Many of the expenses associated with a pet occur in the first year. Not only do you have to purchase the animal, you will also have to pay for all of the durable goods that go with the animal such as bowls, leashes, and a crate. In addition, you may have to pay for puppy shots and for spaying or neutering the dog so you don't contribute to our nation's massive pet over-population problem. What can you expect all of this to cost?
The main determinant of the cost of purchase is whether you decide you want a purebred dog from a breeder or a dog from a shelter or rescue organization. Shelters generally offer the lowest purchase price, but you may or may not be able to get a purebred animal. In most cases, the shelter will ask you to pay for spay / neuter surgery, plus a small amount to cover their expenses. It's not unusual to be able to buy a shelter dog for considerably less than $100.
The next most affordable dogs often come from rescue organizations. They, too, will ask for you to cover the spay/neuter expenses, but rescue organizations often have a harder time attracting grants and donations, so you will be asked to contribute more toward their overhead than you would typically pay at a shelter. Rescue dogs generally cost between $100 and $300.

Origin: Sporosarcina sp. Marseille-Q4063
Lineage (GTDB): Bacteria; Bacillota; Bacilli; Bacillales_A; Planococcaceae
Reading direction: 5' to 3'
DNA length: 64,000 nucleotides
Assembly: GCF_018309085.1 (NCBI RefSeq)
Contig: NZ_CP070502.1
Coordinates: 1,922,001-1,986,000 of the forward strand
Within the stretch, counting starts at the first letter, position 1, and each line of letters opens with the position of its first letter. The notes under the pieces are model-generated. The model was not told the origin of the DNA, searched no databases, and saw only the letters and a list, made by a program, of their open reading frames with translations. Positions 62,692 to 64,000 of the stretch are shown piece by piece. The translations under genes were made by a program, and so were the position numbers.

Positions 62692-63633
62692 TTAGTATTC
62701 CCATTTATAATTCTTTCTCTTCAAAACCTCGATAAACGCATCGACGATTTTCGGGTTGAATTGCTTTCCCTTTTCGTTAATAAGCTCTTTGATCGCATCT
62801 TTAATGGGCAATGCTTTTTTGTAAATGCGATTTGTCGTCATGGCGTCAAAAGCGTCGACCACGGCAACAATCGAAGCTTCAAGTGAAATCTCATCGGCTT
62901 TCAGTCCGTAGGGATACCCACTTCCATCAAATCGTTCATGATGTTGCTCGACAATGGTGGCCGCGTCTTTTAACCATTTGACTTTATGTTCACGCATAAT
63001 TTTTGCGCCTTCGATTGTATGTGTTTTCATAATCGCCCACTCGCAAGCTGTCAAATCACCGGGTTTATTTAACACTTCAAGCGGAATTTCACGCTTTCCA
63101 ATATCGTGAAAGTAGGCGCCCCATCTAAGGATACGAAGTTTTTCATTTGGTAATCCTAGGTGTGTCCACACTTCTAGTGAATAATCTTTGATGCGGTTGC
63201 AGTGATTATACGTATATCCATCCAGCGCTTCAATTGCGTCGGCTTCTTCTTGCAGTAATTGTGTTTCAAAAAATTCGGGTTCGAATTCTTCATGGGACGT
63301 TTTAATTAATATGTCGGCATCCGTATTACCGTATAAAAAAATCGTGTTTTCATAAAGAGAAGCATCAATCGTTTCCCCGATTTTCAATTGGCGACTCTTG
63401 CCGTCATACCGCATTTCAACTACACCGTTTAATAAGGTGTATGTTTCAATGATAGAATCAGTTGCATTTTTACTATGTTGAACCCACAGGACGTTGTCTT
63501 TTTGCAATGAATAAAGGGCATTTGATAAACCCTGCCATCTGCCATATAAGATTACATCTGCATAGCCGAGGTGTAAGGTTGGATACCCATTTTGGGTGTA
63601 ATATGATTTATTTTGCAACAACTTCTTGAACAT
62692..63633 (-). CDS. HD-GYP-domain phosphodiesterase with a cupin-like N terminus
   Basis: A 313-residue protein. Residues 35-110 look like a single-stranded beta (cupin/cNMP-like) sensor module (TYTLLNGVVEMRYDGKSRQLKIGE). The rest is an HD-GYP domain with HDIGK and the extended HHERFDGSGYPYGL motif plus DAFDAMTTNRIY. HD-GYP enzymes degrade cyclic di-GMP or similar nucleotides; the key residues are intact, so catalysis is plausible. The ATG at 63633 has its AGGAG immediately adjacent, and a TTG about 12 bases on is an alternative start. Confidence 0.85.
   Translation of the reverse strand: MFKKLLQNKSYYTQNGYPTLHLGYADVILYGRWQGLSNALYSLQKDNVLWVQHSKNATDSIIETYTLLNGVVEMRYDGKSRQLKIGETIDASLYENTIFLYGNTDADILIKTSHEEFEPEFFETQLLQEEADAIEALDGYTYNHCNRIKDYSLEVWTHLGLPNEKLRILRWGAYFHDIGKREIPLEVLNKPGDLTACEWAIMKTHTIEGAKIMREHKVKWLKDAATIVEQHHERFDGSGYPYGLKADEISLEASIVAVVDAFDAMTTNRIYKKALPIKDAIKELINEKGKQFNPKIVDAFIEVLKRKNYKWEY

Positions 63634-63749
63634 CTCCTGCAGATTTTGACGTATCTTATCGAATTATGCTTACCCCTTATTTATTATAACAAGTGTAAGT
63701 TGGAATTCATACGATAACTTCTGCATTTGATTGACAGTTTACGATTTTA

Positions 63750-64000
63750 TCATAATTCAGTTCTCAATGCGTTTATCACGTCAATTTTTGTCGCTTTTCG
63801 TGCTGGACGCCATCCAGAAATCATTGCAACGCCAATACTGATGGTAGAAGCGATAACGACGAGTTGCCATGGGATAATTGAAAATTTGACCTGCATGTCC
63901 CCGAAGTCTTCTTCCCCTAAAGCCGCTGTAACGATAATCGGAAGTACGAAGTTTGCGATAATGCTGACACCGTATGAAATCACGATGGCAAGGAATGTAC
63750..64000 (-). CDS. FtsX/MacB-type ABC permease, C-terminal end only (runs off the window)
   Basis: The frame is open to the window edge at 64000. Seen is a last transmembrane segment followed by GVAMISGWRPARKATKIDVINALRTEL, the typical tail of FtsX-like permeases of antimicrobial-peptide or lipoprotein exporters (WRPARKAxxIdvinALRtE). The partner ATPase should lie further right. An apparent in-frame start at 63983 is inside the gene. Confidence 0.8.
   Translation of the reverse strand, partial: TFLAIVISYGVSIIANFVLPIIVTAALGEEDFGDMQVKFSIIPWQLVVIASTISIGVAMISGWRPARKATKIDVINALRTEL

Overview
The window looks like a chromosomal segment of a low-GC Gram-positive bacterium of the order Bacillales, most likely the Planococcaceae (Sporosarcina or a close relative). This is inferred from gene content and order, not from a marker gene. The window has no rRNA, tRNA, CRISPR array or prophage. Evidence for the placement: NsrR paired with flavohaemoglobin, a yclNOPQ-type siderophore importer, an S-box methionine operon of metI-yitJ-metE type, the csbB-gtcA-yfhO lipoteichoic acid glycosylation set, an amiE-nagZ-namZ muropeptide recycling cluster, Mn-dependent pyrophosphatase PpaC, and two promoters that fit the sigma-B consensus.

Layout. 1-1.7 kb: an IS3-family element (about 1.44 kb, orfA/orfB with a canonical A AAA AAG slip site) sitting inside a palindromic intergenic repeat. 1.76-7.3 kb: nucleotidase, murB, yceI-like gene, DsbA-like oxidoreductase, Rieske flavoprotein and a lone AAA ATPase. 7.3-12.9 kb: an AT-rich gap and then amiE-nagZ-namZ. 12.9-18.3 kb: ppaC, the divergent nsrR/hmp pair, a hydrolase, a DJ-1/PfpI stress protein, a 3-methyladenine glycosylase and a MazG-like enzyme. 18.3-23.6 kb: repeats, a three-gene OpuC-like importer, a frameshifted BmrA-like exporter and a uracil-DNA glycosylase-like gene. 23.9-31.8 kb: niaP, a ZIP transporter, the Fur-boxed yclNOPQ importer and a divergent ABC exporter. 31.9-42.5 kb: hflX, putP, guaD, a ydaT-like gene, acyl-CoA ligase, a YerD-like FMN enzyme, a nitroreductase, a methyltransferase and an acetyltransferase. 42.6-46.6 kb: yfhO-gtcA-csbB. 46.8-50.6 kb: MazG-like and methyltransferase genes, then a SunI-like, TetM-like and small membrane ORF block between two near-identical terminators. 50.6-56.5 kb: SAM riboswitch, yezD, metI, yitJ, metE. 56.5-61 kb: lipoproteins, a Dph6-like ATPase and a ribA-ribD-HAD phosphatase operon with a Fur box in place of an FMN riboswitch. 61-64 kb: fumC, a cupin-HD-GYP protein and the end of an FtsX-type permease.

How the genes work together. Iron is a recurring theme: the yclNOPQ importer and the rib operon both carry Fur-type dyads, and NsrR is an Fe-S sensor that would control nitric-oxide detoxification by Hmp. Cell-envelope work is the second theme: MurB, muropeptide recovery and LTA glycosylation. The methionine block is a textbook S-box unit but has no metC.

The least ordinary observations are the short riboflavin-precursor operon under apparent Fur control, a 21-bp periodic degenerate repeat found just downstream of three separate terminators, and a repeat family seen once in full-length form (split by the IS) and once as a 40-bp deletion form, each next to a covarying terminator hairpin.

Shelters are generally larger and may be affiliated with a national organization such as the Humane Society of the United States or the ASPCA. Rescue organizations are typically very small, sometimes run by just one individual. Most rescues are staffed solely by volunteers and the dogs are usually kept in foster homes rather than at a central location. Dogs often end up at a rescue as a result of having been "pulled" from a shelter prior to being euthanized.
Many rescue organizations specialize in a particular breed, so you may have a better shot at getting the breed of your choice. On the flip side, many of the dogs in rescue are there because they are harder to adopt. For example, they may be elderly or have significant personality issues due to prior abuse. There is usually a reason why they were pulled from the shelter by the rescue organization to prevent the shelter from euthanizing them.